DFSA Steps Up Enforcement Activity

The Dubai Financial Services Authority (DFSA) has increased its efforts to contain financial crime. Annual reports reveal a sharp increase in the number of enforcement actions, with a success rate jumping from  two in 2018 to 11 in 2020. This uptick in enforcement activity follows a Financial Action Task Force (FATF) Mutual Evaluation of the UAE in 2019. Following the publication of the evaluation report, the DFSA pledged to address the recommendations made by FATF.

The FATF evaluation identified issues in the supervision of specific sectors, such as banks and the property market. According to the evaluation report, there is an urgent need to ‘take action to strengthen the effectiveness of its measures to stop money laundering, terrorist financing and proliferation financing [1].

It is highly likely then that financial institutions and companies will be subject to higher levels of scrutiny and more enforcement activity in the future. We see an early example of this increased enforcement activity in terms of supervision is the recent action taken against a Dubai-based employee and a major European bank earlier this year.

Recent enforcement activity

A former relationship manager for the bank was found guilty of anti-money laundering (AML) breaches between 2011 and 2013 and obstructing the regulator in its investigation between 2017 and 2018. He was fined USD 165,000 and restricted from performing any function in connection with the provision of financial services in or from the Dubai International Financial Centre (DIFC).

The bank itself was fined in November 2015 for compliance issues, including the failure to properly supervise staff and AML deficiencies. While the list of failings was extensive, a speedy response from senior management helped to reduce the fine from USD 1 million to USD 640,000. The bank agreed to rectify its compliance failures and efforts included a comprehensive review and remediation of customer risk assessment and due diligence processes for all private banking international client relationships, improvements to AML systems, and an increase of resources for its control functions.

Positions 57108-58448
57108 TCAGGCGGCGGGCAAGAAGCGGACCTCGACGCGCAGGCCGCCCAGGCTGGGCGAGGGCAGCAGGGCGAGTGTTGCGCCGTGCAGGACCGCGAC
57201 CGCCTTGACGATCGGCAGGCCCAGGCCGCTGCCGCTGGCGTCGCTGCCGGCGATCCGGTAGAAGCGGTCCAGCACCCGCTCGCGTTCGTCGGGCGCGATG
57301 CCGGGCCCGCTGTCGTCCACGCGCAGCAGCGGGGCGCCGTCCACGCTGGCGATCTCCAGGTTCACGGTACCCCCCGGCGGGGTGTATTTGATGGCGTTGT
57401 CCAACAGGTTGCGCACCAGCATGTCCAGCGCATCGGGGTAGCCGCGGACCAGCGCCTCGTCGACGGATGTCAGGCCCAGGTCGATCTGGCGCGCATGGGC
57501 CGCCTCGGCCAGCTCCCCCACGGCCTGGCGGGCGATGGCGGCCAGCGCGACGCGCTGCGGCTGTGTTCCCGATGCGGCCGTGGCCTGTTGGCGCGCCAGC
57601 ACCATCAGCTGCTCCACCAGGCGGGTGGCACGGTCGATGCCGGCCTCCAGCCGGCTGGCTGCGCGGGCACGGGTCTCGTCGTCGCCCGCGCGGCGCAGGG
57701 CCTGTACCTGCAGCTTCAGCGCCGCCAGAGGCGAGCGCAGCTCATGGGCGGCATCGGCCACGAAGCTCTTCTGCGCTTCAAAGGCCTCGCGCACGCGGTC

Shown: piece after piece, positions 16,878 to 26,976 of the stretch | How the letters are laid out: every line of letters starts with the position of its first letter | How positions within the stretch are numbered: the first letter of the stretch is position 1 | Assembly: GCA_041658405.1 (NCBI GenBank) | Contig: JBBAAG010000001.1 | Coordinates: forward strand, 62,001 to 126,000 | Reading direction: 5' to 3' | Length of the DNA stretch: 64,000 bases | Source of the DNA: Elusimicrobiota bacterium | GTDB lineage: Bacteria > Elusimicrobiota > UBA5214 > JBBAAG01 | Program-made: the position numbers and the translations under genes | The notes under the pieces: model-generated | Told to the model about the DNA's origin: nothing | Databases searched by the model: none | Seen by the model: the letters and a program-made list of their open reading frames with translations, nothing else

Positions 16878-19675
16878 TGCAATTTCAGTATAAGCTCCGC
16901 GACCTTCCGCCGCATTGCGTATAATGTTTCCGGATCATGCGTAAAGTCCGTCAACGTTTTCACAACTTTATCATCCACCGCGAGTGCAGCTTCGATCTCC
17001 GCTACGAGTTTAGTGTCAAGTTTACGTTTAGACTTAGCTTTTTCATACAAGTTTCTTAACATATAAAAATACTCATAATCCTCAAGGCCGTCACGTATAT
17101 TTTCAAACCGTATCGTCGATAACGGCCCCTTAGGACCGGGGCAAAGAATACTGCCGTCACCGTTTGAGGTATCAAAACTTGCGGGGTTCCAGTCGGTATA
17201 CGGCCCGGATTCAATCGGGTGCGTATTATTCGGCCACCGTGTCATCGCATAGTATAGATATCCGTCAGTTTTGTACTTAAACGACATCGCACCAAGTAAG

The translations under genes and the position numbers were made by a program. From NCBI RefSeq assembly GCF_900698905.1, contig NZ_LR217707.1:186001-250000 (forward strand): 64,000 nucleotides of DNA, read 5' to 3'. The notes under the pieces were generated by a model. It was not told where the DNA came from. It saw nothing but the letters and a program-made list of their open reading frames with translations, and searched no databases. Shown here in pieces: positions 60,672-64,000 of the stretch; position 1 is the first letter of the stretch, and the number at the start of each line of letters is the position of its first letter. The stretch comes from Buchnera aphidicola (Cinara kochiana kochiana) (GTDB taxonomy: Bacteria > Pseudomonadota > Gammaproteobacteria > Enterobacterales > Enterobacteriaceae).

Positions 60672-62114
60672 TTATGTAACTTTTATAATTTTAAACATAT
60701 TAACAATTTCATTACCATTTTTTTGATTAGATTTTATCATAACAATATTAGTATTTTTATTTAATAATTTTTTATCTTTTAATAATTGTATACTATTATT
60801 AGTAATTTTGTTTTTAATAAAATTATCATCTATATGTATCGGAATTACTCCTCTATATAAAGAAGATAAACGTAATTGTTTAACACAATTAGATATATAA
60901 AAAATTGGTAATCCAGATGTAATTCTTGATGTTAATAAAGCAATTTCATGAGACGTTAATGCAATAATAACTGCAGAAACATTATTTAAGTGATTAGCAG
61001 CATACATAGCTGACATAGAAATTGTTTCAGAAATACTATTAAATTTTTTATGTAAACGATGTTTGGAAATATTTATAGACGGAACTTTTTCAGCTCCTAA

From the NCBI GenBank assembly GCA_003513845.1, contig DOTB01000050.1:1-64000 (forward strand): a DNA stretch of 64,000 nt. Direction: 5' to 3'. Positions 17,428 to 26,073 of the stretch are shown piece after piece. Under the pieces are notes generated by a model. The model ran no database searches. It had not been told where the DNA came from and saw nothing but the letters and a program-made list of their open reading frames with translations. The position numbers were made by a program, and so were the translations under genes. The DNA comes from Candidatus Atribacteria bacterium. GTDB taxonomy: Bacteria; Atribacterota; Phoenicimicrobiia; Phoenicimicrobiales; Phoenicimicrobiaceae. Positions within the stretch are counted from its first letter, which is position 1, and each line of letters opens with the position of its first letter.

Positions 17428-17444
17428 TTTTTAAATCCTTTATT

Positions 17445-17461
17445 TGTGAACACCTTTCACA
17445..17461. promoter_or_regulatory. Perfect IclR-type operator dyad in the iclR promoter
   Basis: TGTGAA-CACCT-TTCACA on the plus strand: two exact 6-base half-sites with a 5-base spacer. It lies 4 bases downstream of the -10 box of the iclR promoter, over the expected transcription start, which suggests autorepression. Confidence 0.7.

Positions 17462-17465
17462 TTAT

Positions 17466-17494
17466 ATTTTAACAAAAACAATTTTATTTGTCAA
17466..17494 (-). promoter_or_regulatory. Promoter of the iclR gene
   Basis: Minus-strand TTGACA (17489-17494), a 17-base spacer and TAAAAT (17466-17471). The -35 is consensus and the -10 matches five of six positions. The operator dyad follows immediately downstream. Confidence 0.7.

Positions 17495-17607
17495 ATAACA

Lack of supervision

At the heart of the issue was a failure to properly supervise internal processes. If compliance processes had been followed, the department would have noted a key conflict of interest: the relationship manager owned and was a director of an offshore entity registered in the British Virgin Islands (BVI). The bank, believing the account belonged to a third-party, paid a referral fee for an introduction to a new client to this entity. The employee arranged to have the referral fee and other client funds paid into the BVI-based entity and then moved the money into personal bank accounts held offshore.

If the compliance function had mitigated its risk exposure properly, its due diligence would have revealed the true ultimate beneficial ownership of the entity. Unfortunately, the compliance function accepted the information at face value, and it seems that familiarity and trust may have undermined policy in this case. 


An interesting note about this case is that it was a whistleblower that brought the compliance failures to the attention of senior management. The report on the misconduct of several employees was submitted anonymously using internal processes, and ultimately the regulator was informed.  The enforcement notice was sharply critical of the apparent lack of effective senior management oversight in this case.